A liberal member of the California Assembly will introduce legislation this week to ban spanking in California. We’re not talking about a feel-good bill that only applies to public schools or public places. State Assembly Speaker Pro Tem Sally Lieber, D-Mountain View, plans to put a virtual nanny into every private home.

The new law would make it illegal to spank children 3 years old or younger. The monstrous parents who disobey the Super-nanny statute in their homes could go to jail for a year and face a $1,000 fine.

So in the future, when your 3-year old chases a ball into the street for the twelfth time, you are expected to politely explain the error without hurting his feelings, increase his daily dose of Riddlin, and schedule eight more sessions of publicly funded therapy.

Liberals know how to raise your child best. Just ask Sally Lieber. Pay no attention to the fact that she doesn’t have any children of her own — such experiences aren’t necessary for expert parenting by a State Super-nanny. After all, Lieber is versed in the most advanced methods, academic techniques and theories about the matter. She understands what your child needs because, well, she once read a psychology book.

To twist a Robert Frost passage, this is a socialist road that should be less traveled. While liberal legislators in California have succeeded in filling the public school curriculum with politically correct experimental mush, the option exists to escape with your children into private schools. But when the state converts every private home into a public commune, what is the option to escape such madness? There is no alternative but to raise children in your home.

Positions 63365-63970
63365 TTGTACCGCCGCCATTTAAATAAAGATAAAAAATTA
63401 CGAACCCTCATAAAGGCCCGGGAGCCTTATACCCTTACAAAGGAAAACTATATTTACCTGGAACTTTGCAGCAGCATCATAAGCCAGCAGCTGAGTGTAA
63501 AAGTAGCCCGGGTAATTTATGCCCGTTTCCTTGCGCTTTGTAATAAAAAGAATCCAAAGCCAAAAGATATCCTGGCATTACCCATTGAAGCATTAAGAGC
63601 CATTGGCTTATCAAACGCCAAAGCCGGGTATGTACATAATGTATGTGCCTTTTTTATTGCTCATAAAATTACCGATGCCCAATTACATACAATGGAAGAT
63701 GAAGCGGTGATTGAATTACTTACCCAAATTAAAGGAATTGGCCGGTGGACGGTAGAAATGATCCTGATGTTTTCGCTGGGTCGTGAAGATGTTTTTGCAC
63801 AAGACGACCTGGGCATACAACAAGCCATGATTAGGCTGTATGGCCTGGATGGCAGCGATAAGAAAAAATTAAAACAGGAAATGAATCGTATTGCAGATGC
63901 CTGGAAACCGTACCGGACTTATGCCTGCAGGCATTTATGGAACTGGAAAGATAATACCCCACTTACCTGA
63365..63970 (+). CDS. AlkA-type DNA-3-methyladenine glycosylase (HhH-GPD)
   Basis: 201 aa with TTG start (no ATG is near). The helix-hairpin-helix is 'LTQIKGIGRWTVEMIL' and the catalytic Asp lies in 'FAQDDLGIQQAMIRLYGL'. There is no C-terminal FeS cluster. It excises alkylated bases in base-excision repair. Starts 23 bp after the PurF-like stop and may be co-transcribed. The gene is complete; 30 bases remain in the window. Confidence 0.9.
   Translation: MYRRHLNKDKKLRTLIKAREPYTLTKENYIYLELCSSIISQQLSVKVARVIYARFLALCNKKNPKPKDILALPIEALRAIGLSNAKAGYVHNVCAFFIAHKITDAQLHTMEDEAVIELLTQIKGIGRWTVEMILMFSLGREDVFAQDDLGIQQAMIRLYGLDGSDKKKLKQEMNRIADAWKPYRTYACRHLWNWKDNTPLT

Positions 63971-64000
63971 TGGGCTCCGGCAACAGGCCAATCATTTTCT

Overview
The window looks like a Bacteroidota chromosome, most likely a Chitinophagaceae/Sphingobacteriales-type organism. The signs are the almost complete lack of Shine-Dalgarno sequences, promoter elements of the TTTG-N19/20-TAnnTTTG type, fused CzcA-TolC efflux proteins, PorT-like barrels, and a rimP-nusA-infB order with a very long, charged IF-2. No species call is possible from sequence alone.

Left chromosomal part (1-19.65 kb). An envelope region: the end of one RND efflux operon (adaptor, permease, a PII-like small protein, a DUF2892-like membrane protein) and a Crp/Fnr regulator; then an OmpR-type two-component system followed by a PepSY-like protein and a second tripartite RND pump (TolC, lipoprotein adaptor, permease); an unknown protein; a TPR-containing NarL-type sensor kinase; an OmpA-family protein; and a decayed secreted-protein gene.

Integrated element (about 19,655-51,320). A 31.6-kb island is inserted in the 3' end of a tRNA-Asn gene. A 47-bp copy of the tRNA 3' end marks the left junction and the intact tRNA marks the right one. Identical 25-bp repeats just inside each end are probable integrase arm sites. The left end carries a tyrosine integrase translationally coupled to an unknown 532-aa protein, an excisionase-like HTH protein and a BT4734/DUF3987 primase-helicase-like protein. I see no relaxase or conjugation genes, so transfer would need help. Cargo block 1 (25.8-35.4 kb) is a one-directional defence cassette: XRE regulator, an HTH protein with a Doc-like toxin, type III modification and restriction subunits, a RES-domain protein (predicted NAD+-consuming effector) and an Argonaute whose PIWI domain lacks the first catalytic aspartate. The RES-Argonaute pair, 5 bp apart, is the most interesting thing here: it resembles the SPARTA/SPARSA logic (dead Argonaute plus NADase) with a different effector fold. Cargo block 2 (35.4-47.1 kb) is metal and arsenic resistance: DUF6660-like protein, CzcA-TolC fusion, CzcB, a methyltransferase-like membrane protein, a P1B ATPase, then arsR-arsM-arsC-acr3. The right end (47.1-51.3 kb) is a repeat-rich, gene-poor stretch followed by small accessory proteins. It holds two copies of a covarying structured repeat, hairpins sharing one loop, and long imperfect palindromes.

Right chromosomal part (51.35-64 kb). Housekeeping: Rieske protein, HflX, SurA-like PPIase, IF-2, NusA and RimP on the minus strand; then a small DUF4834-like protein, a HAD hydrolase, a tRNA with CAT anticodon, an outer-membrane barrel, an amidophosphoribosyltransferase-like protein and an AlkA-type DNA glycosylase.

Winston Churchill famously said “Any man who is under 30, and is not a liberal, has not heart; and any man who is over 30, and is not a conservative, has no brains.” So in Churchill’s world, no liberal is mature enough to procreate. For better parenting, therefore, consider the cheeky notion that responsible reproduction should wait for the sensible conservative awareness that maturity hopefully brings.

I often pity the children of liberal social experimentation and the multitudes of uninformed parents who absorb the unproven theories. Not only do these children have to confront the challenges that all kids face growing up, they must also overcome the damage inflicted by their parents, many of whom read flawed parenting books brought to you by the new social order. And overcoming the spineless confusion later must be a very tough road indeed for these poor kids.

Many of the Social Engineers are willing participants in single-family households and consider that fact as merely inconvenient to child raising. They fill their kids with drugs because modern theories don’t allow for boys being boys. They spoil and soften kids with carrots only, when carrots and sticks are proven to build more responsible adults.

They experiment with each dubious new theory that they read in the bathtub, ignoring the collective wisdom produced by generations of experience. Curiously in the new child-raising playbook, the child’s fragile feelings are elevated to supremacy above even his own best interest. You see, only an abominable parent would cause a thumb sucking two year old to cry after he dashes in front of a car.

I am saddened when watching the potential train wrecks look adoringly into the eyes of dimwit parents. The kids won’t know any better until they are a Churchill 30, and meanwhile the public schools just reinforce the mess by following the moral relativist curriculum.

And unfortunately it isn’t enough for these social engineers to damage their own children. They are so sure of the madness that they come after your kids as well.

And that’s why Sally Lieber is introducing a nanny-state bill in California this week. Parents and legislators who engage in such liberal social experimentation should be spanked for their impetulent behavior.

You can read more in the Sacramento Bee, San Jose Mercury News, and LA Times Blog

See also Black Prof, USA Today Blog, All-encompassingly, Slate